- Finished: 19.09.2018
- Genre: non-fiction
- Rating: F- (..can I go any lower?)
- List of Challenges 2018
- Monthly plan
I cannot for the life of me understand the high
scores this booked has accrued on Goodreads.com
Reading books that numb my soul
teach me to appreciate how
a good book can change a life!
This books wins the prize.
Worst non-fiction I read in 2018
and here is why…
- If you have the time….here are my notes.
- If you decide to skip this review
- …I understand completely!
At Table In Paris:
- Liebling studied in Paris 1925-1926 and
- traveled around Normandy etc.
- The stories are filled with references
- to buildings and streets he knows well.
Paris the First:
- Liebling describes his visit to Paris with his parents in 1911
- He was 7 years old…and I wonder if a child is a reliable narrator.
- While Liebling’s parents dine on French food and wine “en ville’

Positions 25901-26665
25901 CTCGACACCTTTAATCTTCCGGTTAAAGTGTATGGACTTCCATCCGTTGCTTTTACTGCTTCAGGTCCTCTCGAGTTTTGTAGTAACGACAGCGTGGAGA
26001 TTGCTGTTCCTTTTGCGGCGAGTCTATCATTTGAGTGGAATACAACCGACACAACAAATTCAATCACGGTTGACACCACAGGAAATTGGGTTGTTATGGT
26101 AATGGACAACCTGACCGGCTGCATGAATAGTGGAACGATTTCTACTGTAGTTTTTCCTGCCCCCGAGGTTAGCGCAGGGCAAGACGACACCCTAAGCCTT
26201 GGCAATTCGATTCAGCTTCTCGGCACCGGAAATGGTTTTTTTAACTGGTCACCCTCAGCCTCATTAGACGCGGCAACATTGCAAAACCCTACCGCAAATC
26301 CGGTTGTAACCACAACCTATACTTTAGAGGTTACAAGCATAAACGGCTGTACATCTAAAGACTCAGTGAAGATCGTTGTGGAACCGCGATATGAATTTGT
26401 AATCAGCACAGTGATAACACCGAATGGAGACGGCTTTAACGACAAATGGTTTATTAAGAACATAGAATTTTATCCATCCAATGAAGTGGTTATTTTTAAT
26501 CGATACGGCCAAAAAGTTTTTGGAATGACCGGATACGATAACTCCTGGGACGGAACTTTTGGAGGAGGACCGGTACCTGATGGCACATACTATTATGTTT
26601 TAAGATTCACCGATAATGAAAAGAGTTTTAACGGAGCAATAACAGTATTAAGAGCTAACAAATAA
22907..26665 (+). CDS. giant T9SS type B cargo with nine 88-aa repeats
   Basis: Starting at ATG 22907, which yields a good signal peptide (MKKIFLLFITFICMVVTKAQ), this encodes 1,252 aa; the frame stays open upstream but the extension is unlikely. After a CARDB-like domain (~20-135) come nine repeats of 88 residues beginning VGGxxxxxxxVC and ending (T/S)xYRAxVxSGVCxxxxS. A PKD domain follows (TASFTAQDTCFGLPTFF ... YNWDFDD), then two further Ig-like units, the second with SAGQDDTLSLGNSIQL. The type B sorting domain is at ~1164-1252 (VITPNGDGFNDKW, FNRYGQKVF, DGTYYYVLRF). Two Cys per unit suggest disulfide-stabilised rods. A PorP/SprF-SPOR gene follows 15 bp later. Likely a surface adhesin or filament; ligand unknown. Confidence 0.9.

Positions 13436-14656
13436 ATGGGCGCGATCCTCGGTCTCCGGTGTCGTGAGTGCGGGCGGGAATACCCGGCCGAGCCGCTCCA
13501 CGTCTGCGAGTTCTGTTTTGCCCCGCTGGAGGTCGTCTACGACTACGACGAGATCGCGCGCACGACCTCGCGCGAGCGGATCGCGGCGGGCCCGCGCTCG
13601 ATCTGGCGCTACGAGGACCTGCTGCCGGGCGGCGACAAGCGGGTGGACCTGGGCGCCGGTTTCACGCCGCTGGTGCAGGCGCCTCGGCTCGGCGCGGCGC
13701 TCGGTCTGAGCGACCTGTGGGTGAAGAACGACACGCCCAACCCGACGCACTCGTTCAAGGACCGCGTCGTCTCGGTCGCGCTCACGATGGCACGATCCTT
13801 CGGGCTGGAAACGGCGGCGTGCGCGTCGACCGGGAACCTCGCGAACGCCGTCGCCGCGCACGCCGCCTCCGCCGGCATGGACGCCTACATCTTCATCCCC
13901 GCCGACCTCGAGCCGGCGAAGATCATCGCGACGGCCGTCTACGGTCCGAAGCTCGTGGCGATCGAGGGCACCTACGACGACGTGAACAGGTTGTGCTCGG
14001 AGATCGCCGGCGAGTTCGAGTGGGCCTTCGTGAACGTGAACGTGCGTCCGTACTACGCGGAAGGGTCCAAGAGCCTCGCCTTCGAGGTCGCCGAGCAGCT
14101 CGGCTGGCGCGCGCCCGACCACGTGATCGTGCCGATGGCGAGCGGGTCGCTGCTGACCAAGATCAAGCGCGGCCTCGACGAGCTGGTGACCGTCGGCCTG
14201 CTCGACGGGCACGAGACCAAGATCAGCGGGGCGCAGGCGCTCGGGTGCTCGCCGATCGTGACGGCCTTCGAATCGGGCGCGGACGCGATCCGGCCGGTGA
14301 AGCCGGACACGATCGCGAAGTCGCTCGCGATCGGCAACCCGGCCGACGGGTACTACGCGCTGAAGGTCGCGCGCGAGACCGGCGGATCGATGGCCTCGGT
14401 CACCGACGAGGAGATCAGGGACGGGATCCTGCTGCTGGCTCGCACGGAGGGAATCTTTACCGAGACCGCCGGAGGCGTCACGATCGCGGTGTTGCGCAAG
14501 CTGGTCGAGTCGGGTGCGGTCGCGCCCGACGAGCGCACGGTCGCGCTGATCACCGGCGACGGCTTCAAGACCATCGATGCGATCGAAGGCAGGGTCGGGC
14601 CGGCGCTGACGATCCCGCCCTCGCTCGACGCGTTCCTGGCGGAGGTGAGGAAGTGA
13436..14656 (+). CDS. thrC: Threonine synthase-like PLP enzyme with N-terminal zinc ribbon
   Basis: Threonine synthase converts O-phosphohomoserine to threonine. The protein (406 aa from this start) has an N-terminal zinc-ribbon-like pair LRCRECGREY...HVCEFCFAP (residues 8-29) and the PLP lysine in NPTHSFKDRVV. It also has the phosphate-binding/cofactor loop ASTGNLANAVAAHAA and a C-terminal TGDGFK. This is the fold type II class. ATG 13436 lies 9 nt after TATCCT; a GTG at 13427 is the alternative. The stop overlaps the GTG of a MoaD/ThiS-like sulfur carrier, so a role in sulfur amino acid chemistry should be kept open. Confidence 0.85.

- …he was firmly in the care of a dreaded nanny ‘fraulëin”
- This chapter was quaint but awful.
- It was an overblown narrative about childhood memories and
- fantasies with nanny and family in Paris.
- I lost interest about half way through the story.
- I hope the dispatches from the WW II years will be better.
The War and After:
- Unfortunately the reports written during Liebling’s time in Europe
- during WW II were disappointing to say the least.
- He is still gushing about food and wine and not
- enough storytelling about the people. Unbalanced.
Letter From Paris June 1940:
- Clinical tone…I expected more emotion describing the dread of
- invasion of Paris after Holland and Belgium’s swift collapse.
- The images I remember from Suite Française (I. Némirovsky)
- …are still vivd in my mind.
- Liebling did not come close to
- describing the angst the Parisians felt with the
- Germans standing ready to pounce on the city.
- Trip from England in convoy sailing to
- …Port Arthur Texas during WW II.
- This story was just pointless
- …waste of my reading time.
Quest for Mollie:
- This was not a WW II dispatch…..it was a novella!
- I just cannot understand the praise given to
- Liebling’s WW II correspondance.
- His stories are too long…and I cannot find a moment
- the hook ” that captures my attention.
- This is yet another chapter that I have started in good faith
- …and ended up being disappointed.
Days with the Daydaybay:
- Long description of Liebling’s
- ….walk around the streets of the Sorbonne.